This was the first spider that Dad saw, the first of many to come. I love the sun on the web…
The underside of the Bermuda Silk Spider – Nephila Clavipes – Banana Spider- Hurricane Spider- Golden Orb-Weaver – Giant Wood Spider. I found a lot of names for it on Google. 🙂
Tiny butterfly the size of a half-dollar.
These I recently read are Gulf Fritillaries. Check out the blog where I learned about them!
I love this dragonfly shot! The bokeh is quite pleasing. (bokeh = blurry background)
Another Bermuda Silk Spider Nephila Clavipes – Banana Spider- Hurricane Spider- Golden Orb-Weaver – Giant Wood Spider. But, do you see the smaller one above the large one? In every single web they were there, so I started referring to them as the “henchmen” for the bigger spiders. But then Dad realized that they were the males! So, um, still sort of henchmen I suppose. But I still cannot get over the cool pattern on the underside of these spiders! So intricate!
Then an Arrowshaped Micrathena, which is an awesome name if you realize that Athena from Greek mythology was a weaver, and is credited with transforming a young prideful girl named Arachne into the first spider, giving them their Latin name. I won’t give the whole story here, but here’s the link to the full thing: Myth of Arachne.
In this fourish-foot-tall cave/tunnel (my dad is 6’3 for reference) I had a very mentally traumatizing experience. Dad had gone around the cave/tunnel while I wanted to walk through it. I was a little worried about snakes, so I ended up running through it with my eyes on the ground. That turned out to be a bad idea, as I ran into a spiders’ web, activating their defense mechanism. What? You want to know what the defense mechanism was? Fine, I’ll tell you. They (about 3-4 very large spiders) started jumping around and spinning their web to scare me away. I am not ashamed to say that it worked very well. I ran out of there as best I could in such a small space with uneven ground. I ran around the path and found Dad, where I recounted my tale of horror and calmed down a bit. After a few minutes I could appreciate the humor of the situation but still was wary of what may lay ahead.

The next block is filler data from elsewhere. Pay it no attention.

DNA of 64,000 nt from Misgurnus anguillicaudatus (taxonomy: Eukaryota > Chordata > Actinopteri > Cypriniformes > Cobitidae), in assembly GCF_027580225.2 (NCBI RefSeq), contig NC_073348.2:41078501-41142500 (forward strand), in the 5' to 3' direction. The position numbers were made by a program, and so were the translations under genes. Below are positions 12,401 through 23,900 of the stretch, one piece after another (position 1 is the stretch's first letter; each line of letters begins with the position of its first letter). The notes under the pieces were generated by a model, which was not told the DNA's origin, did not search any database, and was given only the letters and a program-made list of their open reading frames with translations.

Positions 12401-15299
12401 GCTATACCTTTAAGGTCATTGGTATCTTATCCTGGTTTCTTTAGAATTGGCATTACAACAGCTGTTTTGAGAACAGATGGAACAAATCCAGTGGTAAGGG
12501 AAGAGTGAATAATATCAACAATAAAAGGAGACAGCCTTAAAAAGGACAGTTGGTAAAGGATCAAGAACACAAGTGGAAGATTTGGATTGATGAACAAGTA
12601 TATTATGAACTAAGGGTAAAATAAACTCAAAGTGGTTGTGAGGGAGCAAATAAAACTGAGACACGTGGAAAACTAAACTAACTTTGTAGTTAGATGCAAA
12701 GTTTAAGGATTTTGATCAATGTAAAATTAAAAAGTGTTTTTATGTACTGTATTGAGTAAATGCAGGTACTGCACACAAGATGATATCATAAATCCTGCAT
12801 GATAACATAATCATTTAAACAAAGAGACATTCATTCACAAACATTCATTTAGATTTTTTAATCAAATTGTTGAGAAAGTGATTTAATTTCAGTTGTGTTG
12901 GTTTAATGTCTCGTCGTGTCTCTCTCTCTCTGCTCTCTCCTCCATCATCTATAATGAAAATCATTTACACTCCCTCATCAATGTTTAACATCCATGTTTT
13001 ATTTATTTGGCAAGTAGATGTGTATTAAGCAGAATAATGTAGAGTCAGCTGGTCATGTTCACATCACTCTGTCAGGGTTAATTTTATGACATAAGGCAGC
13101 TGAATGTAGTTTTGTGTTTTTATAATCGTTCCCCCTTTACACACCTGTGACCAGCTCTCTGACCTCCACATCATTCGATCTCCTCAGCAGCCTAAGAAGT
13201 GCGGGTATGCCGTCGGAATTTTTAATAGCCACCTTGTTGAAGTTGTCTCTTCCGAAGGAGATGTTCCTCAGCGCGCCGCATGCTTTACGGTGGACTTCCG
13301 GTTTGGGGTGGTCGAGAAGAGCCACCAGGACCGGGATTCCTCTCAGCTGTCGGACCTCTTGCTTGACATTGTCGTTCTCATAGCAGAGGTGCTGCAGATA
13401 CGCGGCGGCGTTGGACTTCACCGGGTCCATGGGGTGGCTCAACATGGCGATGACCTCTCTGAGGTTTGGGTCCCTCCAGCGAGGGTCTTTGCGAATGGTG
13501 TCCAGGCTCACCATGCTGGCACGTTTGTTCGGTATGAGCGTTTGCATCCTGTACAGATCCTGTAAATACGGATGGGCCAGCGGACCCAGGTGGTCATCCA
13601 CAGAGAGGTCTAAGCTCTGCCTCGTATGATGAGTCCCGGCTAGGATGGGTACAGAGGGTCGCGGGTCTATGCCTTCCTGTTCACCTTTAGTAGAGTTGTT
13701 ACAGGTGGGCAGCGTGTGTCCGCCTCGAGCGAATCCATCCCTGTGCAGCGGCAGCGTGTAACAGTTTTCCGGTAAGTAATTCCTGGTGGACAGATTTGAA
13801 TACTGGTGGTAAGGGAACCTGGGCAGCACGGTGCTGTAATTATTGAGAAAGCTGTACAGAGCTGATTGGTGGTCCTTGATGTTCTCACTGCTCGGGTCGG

Thankfully, the next critter we saw was one who was a) more scared of us than we of him, b) harmless, c) one we saw in broad daylight. A Five-Lined Skink! I’ve previously posted about this little guy but these pictures turned out a lot better because I didn’t have the shadow from the screen on him and this guy was full grown while the other was a juvenile I think.
Here’s the first of my mystery birds. Again, a big thank you to Gabriel for identifying these for me.
This guy is probably a Cape May Warbler.
Here’s a leaf. Not a hard thing to identify… 🙂 I just liked the sunlight on the leaf with the dark tree in the background.
We passed a beautiful Cypress grove.
A tiny brown Anole…
Dad pointed out another skink while I was shooting the anole.
We saw a sign in the middle of a small ravine that was pretty far away and I guessed that it might have been saying “entry prohibited”. After a picture, we saw that I was right! Who would have thunk?
I thought this was cool… The top of it was resting on another tree, so it hadn’t quite fallen over yet.
I haven’t done a Hearts In Nature post in a while, but I found one there!
As we were walking along we saw our 5th spider (not counting the ones in the cave) which was a Daddy Longlegs. Dad tried to pick him up but dropped him.
Take 2 worked and I was able to get a fun picture.
Spider #6 was a beauty…